[Scottish] Re: DRM

Robert Johnston robert at pausebuttonedit.com
Wed Feb 21 14:31:06 GMT 2007

> On Wed, Feb 21, 2007 at 09:20:48AM +0000, Daniel Owens wrote:
>>> So DRM is about making your computer refuse to obey you - its owner.
>> Why would you want to ask your computer to break the agreement under
>> which you obtained somebody's copyright material?
> "Because it's my computer" might be one answer.

Or, 'because it's my material'.

The BBC is something of a special case, in that we (the British  
people) collectively own it, and (if we've been good and paid our  
license fees) have already paid for its in-house content -- whether  
we've consumed it or not.

The BBC retains copyright of anything produced in-house -- so, for  
example, in-house writers do not receive royalties on sales of DVDs  
or CDs containing material they wrote. The royalties go back into  
funding the BBC. Likewise, overseas sales revenue on BBC products  
goes back into the BBC. This is fair enough, I think, but leads on to  
the following question:

Seeing as we've paid for the content already, and none of the revenue  
from the content goes back to its creators, should license fee-payers  
have to pay again for in-house BBC products?

Why can't the BBC allow license fee-payers to log in to its site  
using their license number and download free (in all senses of the  
word) BBC in-house content?

That they're talking about having us re-pay for content we've already  
paid for is injury -- DRMing it would add insult.

One response the BBC might make to this would be that the revenue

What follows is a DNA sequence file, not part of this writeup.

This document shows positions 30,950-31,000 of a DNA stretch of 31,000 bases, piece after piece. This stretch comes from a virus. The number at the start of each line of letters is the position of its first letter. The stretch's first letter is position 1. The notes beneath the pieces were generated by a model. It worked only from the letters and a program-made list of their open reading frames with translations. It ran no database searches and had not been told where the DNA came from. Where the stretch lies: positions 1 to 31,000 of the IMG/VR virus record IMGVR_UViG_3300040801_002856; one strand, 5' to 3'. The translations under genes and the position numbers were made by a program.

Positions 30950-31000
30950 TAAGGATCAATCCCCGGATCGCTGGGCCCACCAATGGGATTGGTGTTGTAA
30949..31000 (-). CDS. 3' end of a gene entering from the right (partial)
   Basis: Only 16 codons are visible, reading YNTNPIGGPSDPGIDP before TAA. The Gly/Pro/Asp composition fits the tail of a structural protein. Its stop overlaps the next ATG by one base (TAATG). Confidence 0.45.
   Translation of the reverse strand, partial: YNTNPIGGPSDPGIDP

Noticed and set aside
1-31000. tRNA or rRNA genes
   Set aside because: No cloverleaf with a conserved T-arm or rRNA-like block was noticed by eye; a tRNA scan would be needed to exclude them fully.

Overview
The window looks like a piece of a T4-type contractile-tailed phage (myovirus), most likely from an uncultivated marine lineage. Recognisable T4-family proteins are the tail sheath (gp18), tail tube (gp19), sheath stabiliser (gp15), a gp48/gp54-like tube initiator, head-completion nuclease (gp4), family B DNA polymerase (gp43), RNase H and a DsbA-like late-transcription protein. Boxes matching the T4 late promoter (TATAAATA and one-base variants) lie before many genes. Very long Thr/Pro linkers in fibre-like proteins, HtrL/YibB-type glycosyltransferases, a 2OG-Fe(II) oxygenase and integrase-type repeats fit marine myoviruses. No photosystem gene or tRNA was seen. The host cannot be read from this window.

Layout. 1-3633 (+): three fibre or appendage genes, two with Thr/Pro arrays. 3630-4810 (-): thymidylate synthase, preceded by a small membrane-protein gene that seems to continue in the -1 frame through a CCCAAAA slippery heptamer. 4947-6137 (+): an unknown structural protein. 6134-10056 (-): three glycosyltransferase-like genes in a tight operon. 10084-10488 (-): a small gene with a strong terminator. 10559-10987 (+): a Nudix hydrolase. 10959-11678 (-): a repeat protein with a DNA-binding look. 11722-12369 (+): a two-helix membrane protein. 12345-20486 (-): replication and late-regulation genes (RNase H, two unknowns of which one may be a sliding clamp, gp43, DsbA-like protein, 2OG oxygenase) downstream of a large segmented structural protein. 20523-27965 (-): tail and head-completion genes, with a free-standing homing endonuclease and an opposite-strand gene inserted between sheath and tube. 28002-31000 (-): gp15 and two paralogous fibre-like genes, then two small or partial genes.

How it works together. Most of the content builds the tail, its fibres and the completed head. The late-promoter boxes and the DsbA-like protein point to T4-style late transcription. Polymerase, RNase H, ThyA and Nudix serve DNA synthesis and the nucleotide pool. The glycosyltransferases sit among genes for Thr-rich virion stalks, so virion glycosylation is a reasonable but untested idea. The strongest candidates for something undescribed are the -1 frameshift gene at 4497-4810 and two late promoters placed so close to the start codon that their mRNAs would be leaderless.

stream from domestic sales of DVDs would dry up if people were able  
to access the content for free; a solution to that is to add value to  
for-sale products by allowing the creators to make, e.g., DVD extras  
(minidocumentaries, commentary tracks or whatever) independently and  
package them along with the BBC in-house product, retaining their own  
copyright on the extras and licensing it to the BBC for exploitation.  
In fact this is already quite a common practice.

Regardless of the rights or wrongs of DRM, these are sound reasons  
for the BBC to avoid it, at least as regards their own products. Of  
course they'd have no such control over products licensed from  
independent producers.

I made all these points when I filled in the form online, and I'd  
suggest anybody who agrees with them should do the same.

NB -- I personally am not keen on DRM per se, but I don't think the  
above points depend on your view of DRM.


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